Monday, November 16, 2009

Muckish - On The Pig's back

View from Muckish
Date First Walked: November 13th 2009
Range: Derryveagh Mountains
Mapsheet: 2
Starting and Finishing Point: See map below
Distance: na
Classification: Dillon, Hewitt, Mailyn
Height: 666 metres
County: Donegal
My Dillon Count: 18

While driving towards Dunlewy to climb Errigal a couple of months previous, I was met with the spectactular sight, as I rounded a corner, of Muckish sitting illumniated under a vivid rainbow as the surrounding landscape lay hidden under heavy rain. I hadn't been familiar with this mountain beforehandbut on returning from Donegal, it had become a mountain that I really wanted to climb so when I found myself back in the area unexpectedly for a weekend, I made time to head back to the North-West of the county.

In any other area, this distinctive mountain would be an iconic landmark but given that Errigal is just a few miles away, Muckish somewhat understandably tends to get overlooked for it's famous neighbour. The Irish name of the mountain is 'An Mhucais' which translates as 'pig's back', a name which derives from the distinctive flat-top of the mountain. The flat top is crowned with a huge cairn which is visible for miles around as well as a metal cross which sits on a stone pedestal to the Northern end of the summit plateau. The southern end of the summit plateau gives way to an intimidating looking rocky cliff face.

There are two recognised routes up the mountain, one is via Muckish gap to the South with the second tougher option being via the 'Miner's path'. This follows a precipitous winding path up the northern side of the mountain, part of which was used by workers to reach an old and now defunct quarry where high grade quartz sand was mined on the it's flanks. Given that I was on my own and also the fact that I am a bit of a coward, I opted to take the easier option.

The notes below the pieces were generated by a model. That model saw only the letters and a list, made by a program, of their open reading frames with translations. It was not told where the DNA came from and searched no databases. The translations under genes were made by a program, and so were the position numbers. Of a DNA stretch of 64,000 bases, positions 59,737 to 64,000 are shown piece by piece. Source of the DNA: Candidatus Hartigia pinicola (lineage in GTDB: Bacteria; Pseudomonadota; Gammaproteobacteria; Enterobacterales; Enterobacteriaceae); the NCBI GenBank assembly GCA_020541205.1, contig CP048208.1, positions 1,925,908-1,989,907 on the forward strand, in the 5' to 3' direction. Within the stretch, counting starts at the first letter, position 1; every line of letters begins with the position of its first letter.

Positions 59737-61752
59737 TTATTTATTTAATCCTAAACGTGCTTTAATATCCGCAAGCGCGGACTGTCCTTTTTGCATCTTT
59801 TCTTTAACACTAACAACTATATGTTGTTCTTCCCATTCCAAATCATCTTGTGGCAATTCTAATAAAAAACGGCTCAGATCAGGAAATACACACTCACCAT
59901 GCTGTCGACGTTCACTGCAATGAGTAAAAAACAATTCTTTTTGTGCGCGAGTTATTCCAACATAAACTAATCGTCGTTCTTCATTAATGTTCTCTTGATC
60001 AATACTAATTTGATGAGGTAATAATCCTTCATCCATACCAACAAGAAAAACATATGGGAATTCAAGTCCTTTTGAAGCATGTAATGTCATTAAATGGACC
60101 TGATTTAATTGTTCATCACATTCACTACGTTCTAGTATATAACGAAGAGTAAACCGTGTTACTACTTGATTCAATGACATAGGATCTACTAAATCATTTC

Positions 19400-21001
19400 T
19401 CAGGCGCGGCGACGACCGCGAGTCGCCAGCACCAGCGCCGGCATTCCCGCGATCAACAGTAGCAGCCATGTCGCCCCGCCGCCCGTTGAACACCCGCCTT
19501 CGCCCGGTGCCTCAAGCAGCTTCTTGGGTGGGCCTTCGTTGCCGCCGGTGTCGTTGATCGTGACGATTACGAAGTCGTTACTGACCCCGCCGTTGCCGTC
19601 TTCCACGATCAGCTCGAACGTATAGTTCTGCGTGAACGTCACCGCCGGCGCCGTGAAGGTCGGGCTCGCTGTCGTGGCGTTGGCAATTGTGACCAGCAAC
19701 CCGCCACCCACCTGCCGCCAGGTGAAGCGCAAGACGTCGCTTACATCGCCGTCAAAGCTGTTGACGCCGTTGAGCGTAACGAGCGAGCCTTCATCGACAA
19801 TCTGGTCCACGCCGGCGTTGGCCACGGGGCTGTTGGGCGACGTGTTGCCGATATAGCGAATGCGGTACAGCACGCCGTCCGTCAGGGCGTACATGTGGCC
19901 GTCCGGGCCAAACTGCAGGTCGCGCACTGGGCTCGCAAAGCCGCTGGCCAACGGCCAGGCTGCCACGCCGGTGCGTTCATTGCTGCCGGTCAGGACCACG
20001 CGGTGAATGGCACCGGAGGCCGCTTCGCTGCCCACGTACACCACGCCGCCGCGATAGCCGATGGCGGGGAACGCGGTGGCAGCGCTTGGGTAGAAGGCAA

I approached the mountain from Letterkenny taking the turn onto the R255 towards Dunlewy a few miles after Kilmacrenan. This road meets the R251 from which spectactular views open up to the impressive south-east face of Muckish. The cairn atop the mountain can clearly be seen along this stretch of road and as you round several corners, you get the feeling that you are driving right into the mouth of this unusual mountain. Continue along the R251 until you see a sign for Falcarragh (An Fal Carrach). Take this turn which brings you up to Muckish Gap. There is a roadside shrine at the highest point of the gap and there is room to park either at the shrine or on the righthand side of the road just after the shrine.

Parking spot for Muckish View Larger Map

Muckish Mountain
Approaching Muckish

At the foot of Muckish Mountain
At the foot of Muckish

From the parking spot, cross some boggy ground after which a short climb towards the obvious gap leads to a track. Follow this track which climbs very gently around the mountain and after a short walk, first the cross on the Northern edge of the summit will come into sight followed by the cairn to the southern end of the summit. At this point, you need to pick a path up the steep slope of the mountain and as you gain height, a rocky path just below the plateau leading towards the cairn will come into view.

Muckish from the Gap